What if you could mod a game as seamlessly as playing it the way it was written? In Nicky Case’s latest simulation tool, A Simulation in Emoji, just that promise is fulfilled. In the introduction for A Simulation in Emoji, Case writes, “there is *no* difference between playing and making, between reading and writing.” This is because Case has given you, the player, all the tools already, to an endlessly customizable extent. But just what is being customized? A simulator for anything and everything—through emojis.
Case is no stranger to life-simulation tools. Case first made waves in 2014 with Coming Out Simulator, a self-described “half-true game about half-truths.” Later Case (and Vi Hart of YouTube fame) created the “playable post” Parable of the Polygons, which is actually less a game and more of an interactive lesson about diversity and how to navigate tricky unconscious bias. Case doesn’t falter when approaching tough, day-to-day subjects, and A Simulation in Emoji isn’t a stranger to this philosophy.
In his latest project’s description, Case expresses hope for players to create their very own Parable of the Polygons-esque explanations for the world. By using his free, infinitely customizable tool to represent essentially any complex system of the world—be it forest fires, global warming, animal extinction, racial bias, or anything else that can be portrayed via emojis—the possibilities are nearly endless. This leaves room for cleverness, such as Parable of the Polygons collaborator Vi Hart’s experiments with the new tool. Hart has created a cutesy snail simulator, in addition to a simulation of the effect of ‘ghost’ whales in the environment, thus truly showcasing the diverse topics, serious or not, one can experiment with using the tool.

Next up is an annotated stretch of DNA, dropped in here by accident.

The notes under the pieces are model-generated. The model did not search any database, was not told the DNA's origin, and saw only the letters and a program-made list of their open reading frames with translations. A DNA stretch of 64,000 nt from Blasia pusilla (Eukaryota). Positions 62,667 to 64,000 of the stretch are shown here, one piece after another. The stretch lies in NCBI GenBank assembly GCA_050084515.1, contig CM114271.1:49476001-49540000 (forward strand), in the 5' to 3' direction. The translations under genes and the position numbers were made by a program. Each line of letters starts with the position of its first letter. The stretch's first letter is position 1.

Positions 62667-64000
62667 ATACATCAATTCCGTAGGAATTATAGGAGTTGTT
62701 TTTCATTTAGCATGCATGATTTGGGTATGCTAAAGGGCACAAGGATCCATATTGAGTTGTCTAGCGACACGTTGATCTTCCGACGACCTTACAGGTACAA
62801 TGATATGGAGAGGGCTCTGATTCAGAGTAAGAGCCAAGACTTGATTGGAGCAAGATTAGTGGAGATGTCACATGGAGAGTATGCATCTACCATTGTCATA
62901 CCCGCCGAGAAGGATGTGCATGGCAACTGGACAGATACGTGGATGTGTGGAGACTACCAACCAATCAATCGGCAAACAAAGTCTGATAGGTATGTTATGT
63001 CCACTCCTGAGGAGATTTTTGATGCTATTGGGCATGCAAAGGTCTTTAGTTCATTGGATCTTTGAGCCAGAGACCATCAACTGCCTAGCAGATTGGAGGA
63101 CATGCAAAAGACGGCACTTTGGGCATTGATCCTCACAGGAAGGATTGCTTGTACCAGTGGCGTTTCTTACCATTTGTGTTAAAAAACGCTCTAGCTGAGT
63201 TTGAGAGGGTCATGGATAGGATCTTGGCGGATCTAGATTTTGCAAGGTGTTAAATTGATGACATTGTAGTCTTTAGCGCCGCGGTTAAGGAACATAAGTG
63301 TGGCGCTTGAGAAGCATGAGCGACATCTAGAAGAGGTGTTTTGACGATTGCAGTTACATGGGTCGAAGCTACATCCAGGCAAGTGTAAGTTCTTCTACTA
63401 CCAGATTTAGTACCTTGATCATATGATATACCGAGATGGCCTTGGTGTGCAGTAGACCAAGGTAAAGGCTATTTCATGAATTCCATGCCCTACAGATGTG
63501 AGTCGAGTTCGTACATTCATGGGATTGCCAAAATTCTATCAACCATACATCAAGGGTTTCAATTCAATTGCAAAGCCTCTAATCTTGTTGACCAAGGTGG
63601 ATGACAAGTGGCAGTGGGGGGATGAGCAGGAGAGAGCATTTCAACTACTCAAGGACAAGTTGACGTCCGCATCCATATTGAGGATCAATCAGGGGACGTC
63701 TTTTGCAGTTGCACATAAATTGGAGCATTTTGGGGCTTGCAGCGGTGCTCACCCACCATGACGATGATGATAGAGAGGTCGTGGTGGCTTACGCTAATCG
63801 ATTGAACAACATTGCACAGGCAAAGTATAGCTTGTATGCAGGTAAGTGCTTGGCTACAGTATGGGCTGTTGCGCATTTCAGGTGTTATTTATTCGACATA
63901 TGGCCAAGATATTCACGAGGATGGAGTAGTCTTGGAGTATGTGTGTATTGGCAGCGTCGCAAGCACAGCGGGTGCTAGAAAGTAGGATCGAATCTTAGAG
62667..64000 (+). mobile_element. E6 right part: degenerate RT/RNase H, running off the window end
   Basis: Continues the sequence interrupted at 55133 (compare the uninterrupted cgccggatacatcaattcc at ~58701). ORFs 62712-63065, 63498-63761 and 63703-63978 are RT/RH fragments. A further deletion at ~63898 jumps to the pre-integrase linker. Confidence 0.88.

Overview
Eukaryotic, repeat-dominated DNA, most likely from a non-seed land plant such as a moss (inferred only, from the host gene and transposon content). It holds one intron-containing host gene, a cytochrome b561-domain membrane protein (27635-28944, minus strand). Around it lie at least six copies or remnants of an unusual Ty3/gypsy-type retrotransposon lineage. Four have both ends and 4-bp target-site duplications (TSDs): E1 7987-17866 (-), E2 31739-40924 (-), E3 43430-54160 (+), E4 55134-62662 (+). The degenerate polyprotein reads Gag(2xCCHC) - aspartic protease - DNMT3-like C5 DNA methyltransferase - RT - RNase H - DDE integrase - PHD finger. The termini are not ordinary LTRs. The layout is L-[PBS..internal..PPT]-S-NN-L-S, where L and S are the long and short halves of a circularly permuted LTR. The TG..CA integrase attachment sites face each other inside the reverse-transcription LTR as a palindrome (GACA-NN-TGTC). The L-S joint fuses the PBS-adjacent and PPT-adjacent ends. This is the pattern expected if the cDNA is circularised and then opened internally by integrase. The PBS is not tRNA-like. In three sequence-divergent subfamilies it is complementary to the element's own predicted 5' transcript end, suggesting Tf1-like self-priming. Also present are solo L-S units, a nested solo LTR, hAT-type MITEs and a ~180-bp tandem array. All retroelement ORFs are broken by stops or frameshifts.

In an interview with Kill Screen about recent release Neurotic Neurons, an interactive explanation about neurons and anxiety, Case described himself as being on the more “fuzzy side” of game design. In an explicit reference to Explorable Explanations, a project in the realm of text coupled with interactivity, Case said, “I can borrow the best bits of videogames, (learning-by-doing, emergent behavior design) but avoid the expectations and conventions of the medium (scores, fail states, a scruffy middle-age protagonist).” This can be said to also encompass the heart of A Simulation in Emoji as well, which transcends gaming for its own sake to become a useful, educational tool.
With the tools to create easy-to-digest experiences with a variety of topics, the player can help others understand a seemingly complex issue, all through the simple power of emojis. Or, you can just manipulate dozens of poop emojis to disappear across the grid by the power of sweeping toilet emojis. It’s your choice.